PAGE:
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Ukraine Crisis: B-52 Bombers, F-15 and F-16 Fighters Move Closer to Russia

Airmen from the 96th Bomb Sqaudron load gear onto a B-52H Stratofortress at Barksdale Air Force Base, La., Oct. 13, 2020. The crew took part in a NATO crossover exercise designed to increase interoperability with NATO mission partners. (U.S. Air Force photo by Airman 1st Class Jacob B. Wrightsman)

With a Russian invasion of Ukraine expected to start at any moment now, the U.S. military has been bolstering its presence in Europe. The Pentagon has already deployed thousands of additional troops on the Continent. But in the latest round of reinforcements, the Pentagon has sent nuclear-capable B-52 Stratofortress bombers to the United Kingdom.

Meanwhile, existing F-16 and F-15 fighter squadrons in Europe have been forward-basing in Eastern Europe to be closer to the place of tension.

Bombers Over Europe, Watching Ukraine

On Thursday, B-52 bombers from the 5th Bomb Wing, Minot Air Force Base, North Dakota, arrived in the United Kingdom as part of a scheduled bomber rotation. The strategic bombers will conduct interoperability drills with other NATO air forces while remaining on standby should a potential conflict in Ukraine spillover to NATO countries.

“With an ever-changing global security environment, it’s critical that our efforts with our allies and partners are unified. We’re in Europe training and collaborating together, because consistent integration is how we strengthen our collective airpower,” General Jeff Harrigian, the commanding officer of U.S. Air Forces Europe-Africa, said in a press release.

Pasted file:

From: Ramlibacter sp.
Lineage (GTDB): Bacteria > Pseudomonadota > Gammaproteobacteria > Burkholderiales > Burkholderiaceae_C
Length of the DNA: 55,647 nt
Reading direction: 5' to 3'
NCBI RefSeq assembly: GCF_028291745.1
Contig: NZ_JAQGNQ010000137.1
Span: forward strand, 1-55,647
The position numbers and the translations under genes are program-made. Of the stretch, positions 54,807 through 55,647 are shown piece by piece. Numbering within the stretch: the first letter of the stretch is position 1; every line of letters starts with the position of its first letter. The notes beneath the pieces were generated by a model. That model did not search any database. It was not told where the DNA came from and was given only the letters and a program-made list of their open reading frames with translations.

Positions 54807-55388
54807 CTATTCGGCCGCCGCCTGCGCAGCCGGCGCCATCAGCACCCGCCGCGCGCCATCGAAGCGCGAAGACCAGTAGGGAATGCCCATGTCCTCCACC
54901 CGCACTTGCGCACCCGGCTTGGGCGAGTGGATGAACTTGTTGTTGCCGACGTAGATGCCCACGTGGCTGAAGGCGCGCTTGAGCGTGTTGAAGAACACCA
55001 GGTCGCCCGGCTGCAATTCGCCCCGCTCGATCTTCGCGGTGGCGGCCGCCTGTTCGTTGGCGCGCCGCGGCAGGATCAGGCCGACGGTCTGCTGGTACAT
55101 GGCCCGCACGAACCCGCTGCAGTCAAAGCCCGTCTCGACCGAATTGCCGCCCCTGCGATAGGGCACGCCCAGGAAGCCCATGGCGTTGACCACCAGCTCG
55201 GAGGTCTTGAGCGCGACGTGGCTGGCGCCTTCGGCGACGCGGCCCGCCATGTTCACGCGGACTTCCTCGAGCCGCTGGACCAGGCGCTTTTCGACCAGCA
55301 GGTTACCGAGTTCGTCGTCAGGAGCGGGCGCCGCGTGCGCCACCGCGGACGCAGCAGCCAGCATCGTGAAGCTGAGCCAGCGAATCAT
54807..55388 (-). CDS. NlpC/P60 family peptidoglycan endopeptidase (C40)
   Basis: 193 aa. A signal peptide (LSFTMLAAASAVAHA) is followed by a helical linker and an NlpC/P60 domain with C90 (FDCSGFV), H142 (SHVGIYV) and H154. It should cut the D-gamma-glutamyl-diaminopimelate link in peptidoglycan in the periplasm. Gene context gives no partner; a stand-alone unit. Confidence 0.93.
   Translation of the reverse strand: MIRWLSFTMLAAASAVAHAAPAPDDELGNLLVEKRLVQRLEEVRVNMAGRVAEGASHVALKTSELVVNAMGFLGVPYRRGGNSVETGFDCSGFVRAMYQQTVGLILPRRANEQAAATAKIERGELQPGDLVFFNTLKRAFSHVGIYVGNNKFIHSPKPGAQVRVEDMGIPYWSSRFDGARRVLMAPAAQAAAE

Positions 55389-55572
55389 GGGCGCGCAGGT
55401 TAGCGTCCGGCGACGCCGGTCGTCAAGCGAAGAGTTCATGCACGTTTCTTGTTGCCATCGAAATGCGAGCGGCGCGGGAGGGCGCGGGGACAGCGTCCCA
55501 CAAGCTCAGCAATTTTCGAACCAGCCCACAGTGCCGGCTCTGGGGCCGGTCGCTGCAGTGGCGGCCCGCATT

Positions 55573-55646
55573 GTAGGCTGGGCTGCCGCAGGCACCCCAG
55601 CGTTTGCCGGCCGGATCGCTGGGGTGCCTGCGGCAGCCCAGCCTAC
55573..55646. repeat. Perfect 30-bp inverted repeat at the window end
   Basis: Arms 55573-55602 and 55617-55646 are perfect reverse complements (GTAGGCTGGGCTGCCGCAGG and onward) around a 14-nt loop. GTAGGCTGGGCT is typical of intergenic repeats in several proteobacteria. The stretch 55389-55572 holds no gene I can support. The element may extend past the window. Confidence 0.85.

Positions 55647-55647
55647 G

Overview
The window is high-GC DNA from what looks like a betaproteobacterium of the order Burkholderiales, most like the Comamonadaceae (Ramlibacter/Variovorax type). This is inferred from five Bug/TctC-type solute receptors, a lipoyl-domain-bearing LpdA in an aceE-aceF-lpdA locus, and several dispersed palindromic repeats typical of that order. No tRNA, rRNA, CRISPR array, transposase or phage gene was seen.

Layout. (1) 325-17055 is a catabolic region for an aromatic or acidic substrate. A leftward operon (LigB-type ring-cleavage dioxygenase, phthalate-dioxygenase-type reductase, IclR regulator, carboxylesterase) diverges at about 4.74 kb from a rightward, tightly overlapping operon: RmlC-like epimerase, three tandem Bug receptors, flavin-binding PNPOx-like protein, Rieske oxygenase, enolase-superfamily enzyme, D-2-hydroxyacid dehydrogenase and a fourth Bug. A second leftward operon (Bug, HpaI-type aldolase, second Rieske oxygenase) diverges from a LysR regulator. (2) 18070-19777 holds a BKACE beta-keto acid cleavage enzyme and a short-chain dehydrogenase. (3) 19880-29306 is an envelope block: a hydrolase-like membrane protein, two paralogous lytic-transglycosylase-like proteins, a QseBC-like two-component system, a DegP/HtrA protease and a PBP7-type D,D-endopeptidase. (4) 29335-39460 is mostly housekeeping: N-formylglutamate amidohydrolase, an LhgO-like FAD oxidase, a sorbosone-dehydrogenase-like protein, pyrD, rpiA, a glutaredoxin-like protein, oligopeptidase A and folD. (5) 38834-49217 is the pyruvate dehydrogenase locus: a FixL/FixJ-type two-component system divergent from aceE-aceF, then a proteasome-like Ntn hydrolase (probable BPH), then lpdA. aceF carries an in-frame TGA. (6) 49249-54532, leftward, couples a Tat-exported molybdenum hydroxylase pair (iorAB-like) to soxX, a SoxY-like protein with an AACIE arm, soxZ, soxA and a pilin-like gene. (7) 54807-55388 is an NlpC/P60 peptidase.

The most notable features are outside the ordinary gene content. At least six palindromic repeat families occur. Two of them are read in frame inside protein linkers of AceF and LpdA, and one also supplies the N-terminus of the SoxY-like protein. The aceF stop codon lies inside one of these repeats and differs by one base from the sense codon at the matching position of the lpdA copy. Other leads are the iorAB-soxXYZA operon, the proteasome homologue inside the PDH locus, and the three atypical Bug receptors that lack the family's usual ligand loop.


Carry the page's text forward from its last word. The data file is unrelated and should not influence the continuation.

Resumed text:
Since 2018, the Pentagon has been conducting bomber rotation throughout Europe to reassure allies and deter Russia. The idea is that in the event of a conflict between NATO and Russia, the B-52 bombers would be ready to strike in case they are asked to.

Fighter Jets Over Europe, Watching Ukraine

In addition to the B-52 deployment, the Pentagon has repositioned fighter jets from the United Kingdom and Germany to Poland and Romania.

F-15 Eagle fighter jets from the 48th Fighter Winger, Royal Air Force Lakenheath, U.K., deployed to Poland to work with the host country’s and Denmark’s F-16 fighter jets. They will conduct air policing missions on NATO’s eastern flank.

“The deployment of U.S. F-15s to Poland elevates the collective defense capabilities on NATO’s Eastern flank and the enhanced Air Policing mission. The commitment of U.S. aircraft and Airmen demonstrates the solidarity of the Alliance, as we continue to work together in unity to execute our defensive mission,” Harrigian added.

In addition, F-16 Fighting Falcon fighter jets from the 52nd Fighter Wing, Spangdahlem Air Base, Germany, flew to Romania for training and air policing in the Black Sea.

“The F-16 aircraft will significantly enhance NATO’s deterrence posture in NATO’s south-east region and provide additional responsiveness for the enhanced air policing mission. Allied Air Forces are standing shoulder to shoulder to provide a robust collective defense and deliver constant vigilance across NATO airspace,” Lieutenant General Pascal Delerce, NATO’s Allied Air Command deputy commander, stated.

The aircraft deployments come at a moment when Russian forces could invade at any moment. The State Department has begun evacuating American diplomats from Ukraine, while President Joe Biden has urged U.S. citizens to leave the country.

1945’s New Defense and National Security Columnist, Stavros Atlamazoglou is a seasoned defense journalist specializing in special operations, a Hellenic Army veteran (national service with the 575th Marine Battalion and Army HQ), and a Johns Hopkins University graduate. His work has been featured in Business InsiderSandboxx, and SOFREP.

1945’s Defense and National Security Columnist, Stavros Atlamazoglou is a seasoned defense journalist with specialized expertise in special operations, a Hellenic Army veteran (national service with the 575th Marine Battalion and Army HQ), and a Johns Hopkins University graduate. His work has been featured in Business Insider, Sandboxx, and SOFREP.